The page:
Christopher Morley Quotes
Most popular Christopher Morley Quotes
A pun is language on vacation.
Big shots are only little shots who keep shooting.
Life is a foreign language: all men mispronounce it.
Life is a foreign language; all men mispronounce it.
There's damn few girls as well shaped as a fine horse.
Since mankind learned print, no night is wholly black.
He was too experienced a parent ever to make positive promises.
The enemies of the Future are always the very nicest of people.
There is only one rule for being a good talker: learn to listen.
No man is lonely eating spaghetti; it requires so much attention.
My theology, briefly, Is that the Universe Was Dictated But not Signed.
Words, he concluded, are a commodity in which there is never any slump.
There is only one success—to be able to spend your life in your own way.
There is only one success — to be able to spend your life in your own way.
There is only one success - to be able to spend your life in your own way.
The real purpose of books is to trap the mind into doing its own thinking.
In every man's heart there is a secret nerve that answers to the vibration of beauty.
In every man's heart there is a secret nerve that answers to the vibrations of beauty.
Heavy hearts, like heavy clouds in the sky, are best relieved by the letting of a little water.
The unluckiest insolvent in the world is the man whose expenditure of speech is too great for his income of ideas.
When you sell a man a book you don't sell him twelve ounces or paper and ink and glue — you sell him a whole new life.
People like to imagine that because all our mechanical equipment moves so much faster, that we are thinking faster too.
Dancing is wonderful training for girls, it's the first way you learn to guess what a man is going to do before he does it.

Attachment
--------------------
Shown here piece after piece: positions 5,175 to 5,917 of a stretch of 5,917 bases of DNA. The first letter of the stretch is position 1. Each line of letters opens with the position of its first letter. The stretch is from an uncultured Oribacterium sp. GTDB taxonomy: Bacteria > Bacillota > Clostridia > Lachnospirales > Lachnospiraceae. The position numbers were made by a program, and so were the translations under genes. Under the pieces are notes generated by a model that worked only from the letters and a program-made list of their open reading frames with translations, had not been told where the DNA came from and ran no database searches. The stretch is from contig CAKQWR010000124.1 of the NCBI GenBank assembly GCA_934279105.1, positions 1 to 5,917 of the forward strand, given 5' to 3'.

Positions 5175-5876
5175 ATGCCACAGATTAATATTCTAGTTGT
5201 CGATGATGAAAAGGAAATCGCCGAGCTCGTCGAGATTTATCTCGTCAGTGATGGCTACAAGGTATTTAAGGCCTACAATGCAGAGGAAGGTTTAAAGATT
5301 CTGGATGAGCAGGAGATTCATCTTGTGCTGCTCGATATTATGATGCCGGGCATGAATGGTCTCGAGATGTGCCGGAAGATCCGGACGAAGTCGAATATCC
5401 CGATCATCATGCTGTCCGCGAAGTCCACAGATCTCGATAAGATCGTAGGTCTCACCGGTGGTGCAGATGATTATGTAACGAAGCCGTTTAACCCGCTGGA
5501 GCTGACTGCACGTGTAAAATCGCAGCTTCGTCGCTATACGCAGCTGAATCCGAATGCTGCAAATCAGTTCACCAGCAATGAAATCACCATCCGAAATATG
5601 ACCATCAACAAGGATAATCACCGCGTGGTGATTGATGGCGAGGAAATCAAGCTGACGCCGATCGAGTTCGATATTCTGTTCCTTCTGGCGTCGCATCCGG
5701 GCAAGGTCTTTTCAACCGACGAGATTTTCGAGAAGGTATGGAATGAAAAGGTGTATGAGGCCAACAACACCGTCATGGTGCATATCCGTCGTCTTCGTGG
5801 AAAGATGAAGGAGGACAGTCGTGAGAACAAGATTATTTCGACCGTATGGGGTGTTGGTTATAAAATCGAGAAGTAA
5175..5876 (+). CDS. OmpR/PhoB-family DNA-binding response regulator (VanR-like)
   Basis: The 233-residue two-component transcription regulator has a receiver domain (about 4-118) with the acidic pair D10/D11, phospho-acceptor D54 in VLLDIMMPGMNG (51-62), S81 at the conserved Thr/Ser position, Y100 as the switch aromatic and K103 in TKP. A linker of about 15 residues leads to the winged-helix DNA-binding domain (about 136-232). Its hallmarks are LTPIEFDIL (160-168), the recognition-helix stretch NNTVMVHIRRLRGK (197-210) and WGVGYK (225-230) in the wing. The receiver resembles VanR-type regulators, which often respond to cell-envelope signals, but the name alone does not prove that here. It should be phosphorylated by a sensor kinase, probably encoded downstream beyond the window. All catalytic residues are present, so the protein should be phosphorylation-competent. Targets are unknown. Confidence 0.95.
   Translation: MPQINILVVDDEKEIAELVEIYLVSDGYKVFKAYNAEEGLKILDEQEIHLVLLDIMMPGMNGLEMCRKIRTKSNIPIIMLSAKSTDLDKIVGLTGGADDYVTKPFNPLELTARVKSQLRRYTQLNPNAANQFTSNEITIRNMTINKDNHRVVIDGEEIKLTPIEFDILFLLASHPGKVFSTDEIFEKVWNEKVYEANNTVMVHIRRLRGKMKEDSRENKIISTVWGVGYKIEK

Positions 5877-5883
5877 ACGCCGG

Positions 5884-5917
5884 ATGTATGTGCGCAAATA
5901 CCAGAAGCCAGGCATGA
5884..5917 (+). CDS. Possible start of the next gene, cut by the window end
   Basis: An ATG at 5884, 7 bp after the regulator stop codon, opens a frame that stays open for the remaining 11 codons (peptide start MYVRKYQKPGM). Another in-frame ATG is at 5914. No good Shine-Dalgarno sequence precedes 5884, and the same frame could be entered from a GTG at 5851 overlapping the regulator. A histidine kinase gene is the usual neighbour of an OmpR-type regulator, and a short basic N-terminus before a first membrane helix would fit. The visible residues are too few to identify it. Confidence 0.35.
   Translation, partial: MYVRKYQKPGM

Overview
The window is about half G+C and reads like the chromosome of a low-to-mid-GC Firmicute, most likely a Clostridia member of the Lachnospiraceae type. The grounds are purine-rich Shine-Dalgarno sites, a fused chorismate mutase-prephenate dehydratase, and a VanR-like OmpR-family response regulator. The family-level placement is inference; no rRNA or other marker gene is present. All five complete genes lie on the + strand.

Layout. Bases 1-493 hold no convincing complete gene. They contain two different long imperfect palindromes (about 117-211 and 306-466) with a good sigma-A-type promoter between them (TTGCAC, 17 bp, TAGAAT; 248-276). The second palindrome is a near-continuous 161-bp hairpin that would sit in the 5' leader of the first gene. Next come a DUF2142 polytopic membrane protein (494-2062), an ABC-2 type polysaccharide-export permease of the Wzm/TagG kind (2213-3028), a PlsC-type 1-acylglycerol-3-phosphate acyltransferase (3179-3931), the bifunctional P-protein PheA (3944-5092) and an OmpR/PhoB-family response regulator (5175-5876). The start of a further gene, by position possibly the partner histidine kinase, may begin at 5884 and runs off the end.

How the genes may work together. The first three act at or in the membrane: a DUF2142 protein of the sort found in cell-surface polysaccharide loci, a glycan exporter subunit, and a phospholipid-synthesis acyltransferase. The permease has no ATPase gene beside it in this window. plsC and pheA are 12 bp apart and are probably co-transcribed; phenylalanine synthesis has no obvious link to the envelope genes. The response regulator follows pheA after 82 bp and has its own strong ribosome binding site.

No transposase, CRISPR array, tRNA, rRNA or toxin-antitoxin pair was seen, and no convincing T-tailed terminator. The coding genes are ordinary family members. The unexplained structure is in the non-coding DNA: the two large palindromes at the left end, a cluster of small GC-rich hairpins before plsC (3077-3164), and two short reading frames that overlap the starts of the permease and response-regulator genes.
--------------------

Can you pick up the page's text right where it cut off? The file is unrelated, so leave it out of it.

When you sell a man a book, you don't sell him just twelve ounces of paper and ink and glue—you sell him a whole new life.
There is only one success...to be able to spend your own life in your own way, and not to give others absurd maddening claims upon it.
We visit bookshops not so often to buy any one special book, but rather to rediscover, in the happier and more expressive words of others, our own encumbered soul.
Humor is perhaps a sense of intellectual perspective: an awareness that some things are really important, others not; and that the two kinds are most oddly jumbled in everyday affairs.
If we discovered that we only had five minutes left to say all that we wanted to say, every telephone booth would be occupied by people calling other people to stammer that they loved them.
Talk is the greatest industry, and all human beings move in clouds of it—not merely their own, but in the rumors and representations of others, to which they are sometimes painfully sensitive.
I wish there could be an international peace conference of booksellers, for (you will smile at this) my own conviction is that the future happiness of the world depends in no small measure on them and on the librarians.
You can blow up a man with gunpowder in half a second, while it may take twenty years to blow him up with a book. But the gunpowder destroys itself along with its victim, while a book can keep on exploding for centuries.